Art collectors are a major player in the collective functionality and prosperity of the global art market. They hold purchasing power that affects the industry as a whole, inspiring the latest buying trends. Ultimately, impacting galleries all around the world. But who are the current art collectors of the art market in 2022? Artsper analyzed the ongoing trends, buying patterns, and motivating factors for art collectors in the 2022 art market!
Not even Covid-19 can stop art collectors from collecting…
According to Statista, as a result of Covid-19 and worldwide stay-at-home mandates, the art market’s value took a massive hit in 2020, resulting in an approximate value of $50 billion, $14 billion less than the year before. Fortunately, the art world turned things around in 2021, resulting in macro growth, exceeding the expectations of major players all around the world. Although variants spread throughout the globe, the impact was dramatically less severe than the initial crisis in 2020. Even throughout years of restrictions, changing travel protocols, postponed or canceled events, art collectors did not stop collecting. In fact, it only made their trust in online galleries and marketplaces expand.
Who are the art collectors of 2022?
In order to further understand the purchasing trends of art collectors all around the world, an international survey was conducted by Arts Economics and UBS Investor Watch. According to the survey, art collecting is dominated by younger generations. Of the pooled respondents, 52% were Millennials (born between 1981 and 1996) and 35% were Gen X collectors (born between 1965 and 1980), as these generations currently are the most active collectors in the art market. Baby Boomers (born between 1946 and 1964) and Gen Z (born between 1997 and 2012) made up 12% of the surveyed respondents, but it is important to note that Gen Z collectors are rapidly growing in terms of impact and dominance within the art market. The results of the conducted survey reveal the pursuits and trends of younger collectors. Not only are younger generations the future of every industry, but they are also impacting the current art market.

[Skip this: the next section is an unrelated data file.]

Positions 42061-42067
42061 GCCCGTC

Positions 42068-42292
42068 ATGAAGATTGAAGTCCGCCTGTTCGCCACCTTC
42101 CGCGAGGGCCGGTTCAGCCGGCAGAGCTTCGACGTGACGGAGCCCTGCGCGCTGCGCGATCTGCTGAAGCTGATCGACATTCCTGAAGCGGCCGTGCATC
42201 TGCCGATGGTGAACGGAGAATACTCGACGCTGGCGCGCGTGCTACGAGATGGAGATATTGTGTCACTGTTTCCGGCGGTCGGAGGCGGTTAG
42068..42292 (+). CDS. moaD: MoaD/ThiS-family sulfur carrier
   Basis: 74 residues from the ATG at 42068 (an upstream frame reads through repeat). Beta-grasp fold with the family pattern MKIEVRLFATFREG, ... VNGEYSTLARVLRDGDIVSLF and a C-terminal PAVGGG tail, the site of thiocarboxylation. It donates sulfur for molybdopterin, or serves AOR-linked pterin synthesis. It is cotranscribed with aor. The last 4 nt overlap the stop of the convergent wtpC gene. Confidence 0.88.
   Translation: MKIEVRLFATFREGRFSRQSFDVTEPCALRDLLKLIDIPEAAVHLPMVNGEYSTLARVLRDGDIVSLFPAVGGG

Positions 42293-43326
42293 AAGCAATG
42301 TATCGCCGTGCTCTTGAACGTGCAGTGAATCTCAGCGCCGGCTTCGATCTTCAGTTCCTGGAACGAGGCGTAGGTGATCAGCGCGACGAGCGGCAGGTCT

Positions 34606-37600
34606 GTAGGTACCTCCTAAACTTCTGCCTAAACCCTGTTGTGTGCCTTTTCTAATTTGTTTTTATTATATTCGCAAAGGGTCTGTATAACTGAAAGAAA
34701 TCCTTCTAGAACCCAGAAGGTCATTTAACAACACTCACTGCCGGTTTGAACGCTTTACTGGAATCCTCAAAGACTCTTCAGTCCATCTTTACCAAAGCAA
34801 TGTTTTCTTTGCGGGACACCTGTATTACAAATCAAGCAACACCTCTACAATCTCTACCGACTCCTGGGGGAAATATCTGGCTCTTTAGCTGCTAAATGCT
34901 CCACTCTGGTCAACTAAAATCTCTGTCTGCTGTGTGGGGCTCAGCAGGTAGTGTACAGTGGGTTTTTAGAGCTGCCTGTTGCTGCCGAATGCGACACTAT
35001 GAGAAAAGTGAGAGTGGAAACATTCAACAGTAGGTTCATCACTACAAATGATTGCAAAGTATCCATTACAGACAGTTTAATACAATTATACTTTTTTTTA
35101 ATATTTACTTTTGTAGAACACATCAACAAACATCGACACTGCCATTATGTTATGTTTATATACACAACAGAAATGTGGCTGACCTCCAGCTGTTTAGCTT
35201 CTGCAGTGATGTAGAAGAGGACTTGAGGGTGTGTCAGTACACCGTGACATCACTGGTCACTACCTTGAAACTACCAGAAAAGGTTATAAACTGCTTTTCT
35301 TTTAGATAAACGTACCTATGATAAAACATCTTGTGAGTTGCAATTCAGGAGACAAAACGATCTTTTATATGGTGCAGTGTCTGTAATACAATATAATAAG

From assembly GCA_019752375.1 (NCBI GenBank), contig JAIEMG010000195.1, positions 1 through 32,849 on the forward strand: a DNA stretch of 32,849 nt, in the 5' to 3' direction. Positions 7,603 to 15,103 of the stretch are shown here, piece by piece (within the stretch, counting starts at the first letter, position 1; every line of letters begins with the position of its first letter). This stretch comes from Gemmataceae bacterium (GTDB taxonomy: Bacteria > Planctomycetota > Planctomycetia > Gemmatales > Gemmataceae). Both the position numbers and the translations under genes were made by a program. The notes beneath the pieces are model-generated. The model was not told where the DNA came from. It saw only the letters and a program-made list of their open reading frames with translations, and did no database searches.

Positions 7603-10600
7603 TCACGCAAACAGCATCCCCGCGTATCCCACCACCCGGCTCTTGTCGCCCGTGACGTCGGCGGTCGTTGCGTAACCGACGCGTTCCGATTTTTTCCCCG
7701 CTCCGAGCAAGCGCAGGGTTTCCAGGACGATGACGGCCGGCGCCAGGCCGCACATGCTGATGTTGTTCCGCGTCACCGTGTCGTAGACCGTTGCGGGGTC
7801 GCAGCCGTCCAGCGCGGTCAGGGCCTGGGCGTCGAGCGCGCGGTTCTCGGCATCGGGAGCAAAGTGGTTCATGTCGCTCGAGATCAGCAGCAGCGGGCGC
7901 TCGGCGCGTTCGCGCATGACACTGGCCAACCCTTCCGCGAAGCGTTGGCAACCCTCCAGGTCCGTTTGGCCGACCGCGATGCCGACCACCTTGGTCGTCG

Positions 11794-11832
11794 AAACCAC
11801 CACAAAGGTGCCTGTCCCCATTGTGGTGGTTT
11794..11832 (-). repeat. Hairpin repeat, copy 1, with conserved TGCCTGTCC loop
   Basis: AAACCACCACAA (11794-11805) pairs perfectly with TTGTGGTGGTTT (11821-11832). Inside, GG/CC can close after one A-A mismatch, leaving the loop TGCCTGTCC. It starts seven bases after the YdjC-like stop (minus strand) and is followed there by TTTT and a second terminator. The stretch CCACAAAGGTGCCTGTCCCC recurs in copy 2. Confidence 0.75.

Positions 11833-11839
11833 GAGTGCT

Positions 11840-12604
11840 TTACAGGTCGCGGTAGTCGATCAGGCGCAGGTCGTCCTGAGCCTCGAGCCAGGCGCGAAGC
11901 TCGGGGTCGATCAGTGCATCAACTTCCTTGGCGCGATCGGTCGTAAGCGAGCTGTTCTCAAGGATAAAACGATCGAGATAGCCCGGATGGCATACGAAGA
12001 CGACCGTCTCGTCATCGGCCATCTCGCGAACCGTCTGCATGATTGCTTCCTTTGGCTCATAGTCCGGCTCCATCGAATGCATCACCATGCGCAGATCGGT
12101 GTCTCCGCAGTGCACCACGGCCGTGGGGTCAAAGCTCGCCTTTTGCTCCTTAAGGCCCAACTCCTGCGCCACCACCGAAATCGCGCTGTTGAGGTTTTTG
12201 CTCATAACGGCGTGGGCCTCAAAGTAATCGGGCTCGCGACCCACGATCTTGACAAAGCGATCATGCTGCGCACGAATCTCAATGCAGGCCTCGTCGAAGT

Generation Z: the future dominant player in the art market
Art Paris, an Artsper Partner, 2021, © Marc Domage and Art Paris
Although Gen Z only makes up a small percentage of art collectors, their passion for art is strong and continues to grow. In terms of all generations of art collectors, Gen Z spends the highest average of total earnings and overall wealth on art. A third of Gen Z collectors spend 30% of their earnings on art investments, higher than their generational peers: Millennials (27%) and Gen X (24%). This desire to spend more money on art collections underlines a significant role that art plays in the lives of Gen Z individuals, most importantly, collectors. It also highlights the current and future importance Gen Z collectors will have on the art market as their collections continue to grow, over the coming years and decades.
Big names remain a popular choice
At auction, © Sotheby's
Arts Economics and UBS Investor Watch confirm a proportionate array of artists amongst the collections of art collectors all around the world. Collectors are interested in a variety of artists. When analyzing collections, on average 53% of works were created by living artists and 47% by deceased artists. The 6 percent difference shows that across the board collectors are slightly more interested in collecting artworks by living artists. This also points to a continuation of a growing trend, seen steadily over the past few years: emerging artists.
The average art collection can be broken down into four categories: new artists, emerging or developing artists, mid-career artists, and established or top-tier artists. An average of 23% of works owned by collectors are by new artists, 22% of works are by emerging artists, 25% of works are by mid-career artists, and 30% of works are by established artists. When breaking down collections by generation, the percentages begin to change.